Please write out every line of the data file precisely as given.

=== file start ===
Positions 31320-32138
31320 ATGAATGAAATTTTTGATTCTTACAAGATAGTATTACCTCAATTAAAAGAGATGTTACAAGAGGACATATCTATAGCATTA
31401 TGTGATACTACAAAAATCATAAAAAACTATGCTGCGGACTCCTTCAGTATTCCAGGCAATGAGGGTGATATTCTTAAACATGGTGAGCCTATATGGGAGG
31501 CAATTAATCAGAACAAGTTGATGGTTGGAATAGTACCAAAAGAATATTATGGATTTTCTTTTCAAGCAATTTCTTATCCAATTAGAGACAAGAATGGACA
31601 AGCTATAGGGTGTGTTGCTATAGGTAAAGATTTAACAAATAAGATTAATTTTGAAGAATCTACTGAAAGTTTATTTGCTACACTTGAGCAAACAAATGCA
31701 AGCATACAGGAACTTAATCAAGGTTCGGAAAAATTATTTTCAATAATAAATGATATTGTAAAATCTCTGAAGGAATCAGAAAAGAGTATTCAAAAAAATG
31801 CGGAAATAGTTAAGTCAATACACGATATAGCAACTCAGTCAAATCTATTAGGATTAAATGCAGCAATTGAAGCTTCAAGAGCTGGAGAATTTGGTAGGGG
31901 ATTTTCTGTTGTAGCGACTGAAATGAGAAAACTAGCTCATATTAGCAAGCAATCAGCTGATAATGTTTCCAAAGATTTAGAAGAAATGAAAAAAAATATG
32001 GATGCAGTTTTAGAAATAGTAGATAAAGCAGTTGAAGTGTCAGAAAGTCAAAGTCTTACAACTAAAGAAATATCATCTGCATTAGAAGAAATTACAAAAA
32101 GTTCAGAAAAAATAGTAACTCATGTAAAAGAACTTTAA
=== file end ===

Positions 31320-32138
31320 ATGAATGAAATTTTTGATTCTTACAAGATAGTATTACCTCAATTAAAAGAGATGTTACAAGAGGACATATCTATAGCATTA
31401 TGTGATACTACAAAAATCATAAAAAACTATGCTGCGGACTCCTTCAGTATTCCAGGCAATGAGGGTGATATTCTTAAACATGGTGAGCCTATATGGGAGG
31501 CAATTAATCAGAACAAGTTGATGGTTGGAATAGTACCAAAAGAATATTATGGATTTTCTTTTCAAGCAATTTCTTATCCAATTAGAGACAAGAATGGACA
31601 AGCTATAGGGTGTGTTGCTATAGGTAAAGATTTAACAAATAAGATTAATTTTGAAGAATCTACTGAAAGTTTATTTGCTACACTTGAGCAAACAAATGCA
31701 AGCATACAGGAACTTAATCAAGGTTCGGAAAAATTATTTTCAATAATAAATGATATTGTAAAATCTCTGAAGGAATCAGAAAAGAGTATTCAAAAAAATG
31801 CGGAAATAGTTAAGTCAATACACGATATAGCAACTCAGTCAAATCTATTAGGATTAAATGCAGCAATTGAAGCTTCAAGAGCTGGAGAATTTGGTAGGGG
31901 ATTTTCTGTTGTAGCGACTGAAATGAGAAAACTAGCTCATATTAGCAAGCAATCAGCTGATAATGTTTCCAAAGATTTAGAAGAAATGAAAAAAAATATG
32001 GATGCAGTTTTAGAAATAGTAGATAAAGCAGTTGAAGTGTCAGAAAGTCAAAGTCTTACAACTAAAGAAATATCATCTGCATTAGAAGAAATTACAAAAA
32101 GTTCAGAAAAAATAGTAACTCATGTAAAAGAACTTTAA